Registered charities in Canada find themselves increasingly drawn to find ways of operating through partnerships and networks, but there are legal impediments they face in doing their work.
In 2020, Ontario will increase the value of claims that can be brought before the province's small claims court. The intent is to make it "faster, easier, and more affordable to settle claims."
While Bill 21 clearly violates rights under the Charter of Rights and Freedoms, Quebec has invoked the notwithstanding clause to protect the law from challenges that it violates those rights.
Mass incarceration of Indigenous persons, incarceration of people with mental illness, and overuse of solitary confinement are just some of the issues plaguing Canada's prison system today.
Should we impose limits on the use of space in publicly funded housing so that resources are used for the betterment of the most people possible?
A dispute over the promotion of diversity is dividing the Law Society of Ontario, at a time when freedom of speech is seen as something that trumps equality rights.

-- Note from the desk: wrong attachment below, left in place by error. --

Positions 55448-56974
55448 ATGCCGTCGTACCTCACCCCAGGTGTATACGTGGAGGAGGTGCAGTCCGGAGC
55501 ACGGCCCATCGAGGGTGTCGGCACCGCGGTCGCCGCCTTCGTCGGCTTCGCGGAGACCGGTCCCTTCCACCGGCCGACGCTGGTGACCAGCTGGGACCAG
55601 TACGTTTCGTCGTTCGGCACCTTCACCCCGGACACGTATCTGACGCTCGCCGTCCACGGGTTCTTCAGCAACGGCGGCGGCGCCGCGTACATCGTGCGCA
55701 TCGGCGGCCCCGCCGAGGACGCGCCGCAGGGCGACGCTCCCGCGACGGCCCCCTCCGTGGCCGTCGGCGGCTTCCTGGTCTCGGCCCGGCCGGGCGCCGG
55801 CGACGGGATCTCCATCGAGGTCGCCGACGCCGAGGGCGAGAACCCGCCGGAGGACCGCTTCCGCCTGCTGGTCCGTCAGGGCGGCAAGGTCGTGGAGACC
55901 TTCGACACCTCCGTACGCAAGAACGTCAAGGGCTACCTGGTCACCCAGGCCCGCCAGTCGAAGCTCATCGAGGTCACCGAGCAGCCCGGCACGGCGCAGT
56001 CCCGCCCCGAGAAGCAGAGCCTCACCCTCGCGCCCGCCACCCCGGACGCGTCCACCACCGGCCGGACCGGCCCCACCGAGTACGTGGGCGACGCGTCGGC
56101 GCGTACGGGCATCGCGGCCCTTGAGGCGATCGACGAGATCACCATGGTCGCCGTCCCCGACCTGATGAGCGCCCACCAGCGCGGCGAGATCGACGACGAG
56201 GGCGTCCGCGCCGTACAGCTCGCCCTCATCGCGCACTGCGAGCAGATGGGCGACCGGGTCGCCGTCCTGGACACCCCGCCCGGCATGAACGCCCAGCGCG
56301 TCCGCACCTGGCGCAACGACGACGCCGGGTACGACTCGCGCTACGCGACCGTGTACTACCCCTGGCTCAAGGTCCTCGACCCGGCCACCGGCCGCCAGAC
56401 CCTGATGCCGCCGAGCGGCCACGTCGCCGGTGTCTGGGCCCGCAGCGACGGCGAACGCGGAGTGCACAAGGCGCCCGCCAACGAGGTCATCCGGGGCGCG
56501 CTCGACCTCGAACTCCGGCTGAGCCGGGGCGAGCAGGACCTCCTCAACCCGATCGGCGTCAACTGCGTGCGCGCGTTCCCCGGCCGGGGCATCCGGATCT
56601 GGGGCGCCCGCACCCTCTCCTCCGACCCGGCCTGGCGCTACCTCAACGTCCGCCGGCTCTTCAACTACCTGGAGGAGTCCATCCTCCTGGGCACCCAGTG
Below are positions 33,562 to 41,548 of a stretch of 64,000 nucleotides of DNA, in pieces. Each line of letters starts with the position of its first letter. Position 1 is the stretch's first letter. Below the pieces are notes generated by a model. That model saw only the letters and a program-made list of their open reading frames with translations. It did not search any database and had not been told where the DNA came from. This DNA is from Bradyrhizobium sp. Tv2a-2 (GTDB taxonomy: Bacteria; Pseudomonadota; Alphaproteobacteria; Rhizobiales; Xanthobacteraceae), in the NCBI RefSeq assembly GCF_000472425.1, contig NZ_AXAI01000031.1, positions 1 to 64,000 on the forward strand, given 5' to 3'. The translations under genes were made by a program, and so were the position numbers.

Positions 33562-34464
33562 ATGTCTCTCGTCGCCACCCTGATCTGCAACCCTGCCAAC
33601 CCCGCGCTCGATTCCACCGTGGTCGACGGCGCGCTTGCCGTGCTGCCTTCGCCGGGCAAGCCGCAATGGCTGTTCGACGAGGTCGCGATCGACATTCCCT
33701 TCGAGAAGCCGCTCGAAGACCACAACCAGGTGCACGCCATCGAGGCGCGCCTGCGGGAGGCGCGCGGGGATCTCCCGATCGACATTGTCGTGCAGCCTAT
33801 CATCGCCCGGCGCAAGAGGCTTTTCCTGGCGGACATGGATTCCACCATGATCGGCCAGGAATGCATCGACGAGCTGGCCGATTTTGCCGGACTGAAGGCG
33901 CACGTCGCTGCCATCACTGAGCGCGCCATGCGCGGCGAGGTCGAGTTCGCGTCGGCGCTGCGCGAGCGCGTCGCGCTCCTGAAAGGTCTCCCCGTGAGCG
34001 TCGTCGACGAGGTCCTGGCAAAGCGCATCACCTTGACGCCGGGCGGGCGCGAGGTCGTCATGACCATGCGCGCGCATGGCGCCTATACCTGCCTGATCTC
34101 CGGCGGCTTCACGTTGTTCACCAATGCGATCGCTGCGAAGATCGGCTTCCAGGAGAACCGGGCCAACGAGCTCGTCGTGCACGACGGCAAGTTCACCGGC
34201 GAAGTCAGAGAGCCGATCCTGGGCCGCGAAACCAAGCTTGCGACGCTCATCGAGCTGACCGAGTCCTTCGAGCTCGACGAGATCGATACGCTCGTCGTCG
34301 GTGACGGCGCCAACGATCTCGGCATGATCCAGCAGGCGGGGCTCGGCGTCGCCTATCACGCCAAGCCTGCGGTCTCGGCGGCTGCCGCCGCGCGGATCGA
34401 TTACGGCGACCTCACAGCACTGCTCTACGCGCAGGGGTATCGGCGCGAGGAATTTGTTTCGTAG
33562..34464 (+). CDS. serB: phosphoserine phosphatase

An alternative model of land ownership is growing in Canada, as communities grapple with increasingly unaffordable housing prices and commercial development changes neighbourhoods.
The federal government missed an opportunity to introduce a significant protection for the LGBTQ community by failing to take steps to ban conversion therapy.
The Supreme Court's ruling in R v Jarvis updates the analysis of a "reasonable expectation of privacy," but does it go far enough in addressing gendered violence?
In this third part of a three-part series on medically assisted death in Canada, Celia Chandler describes her husband's final days before his assisted death, and shares her reflections on the process.